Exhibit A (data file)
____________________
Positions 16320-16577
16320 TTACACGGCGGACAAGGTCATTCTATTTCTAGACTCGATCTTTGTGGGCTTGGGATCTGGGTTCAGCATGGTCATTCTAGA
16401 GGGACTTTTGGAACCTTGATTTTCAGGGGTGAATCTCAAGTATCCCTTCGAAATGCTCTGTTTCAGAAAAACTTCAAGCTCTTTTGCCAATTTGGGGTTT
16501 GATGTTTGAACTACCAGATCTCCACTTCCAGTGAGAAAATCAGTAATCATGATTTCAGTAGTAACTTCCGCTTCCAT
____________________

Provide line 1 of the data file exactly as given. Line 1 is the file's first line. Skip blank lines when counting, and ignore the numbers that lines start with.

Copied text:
Positions 16320-16577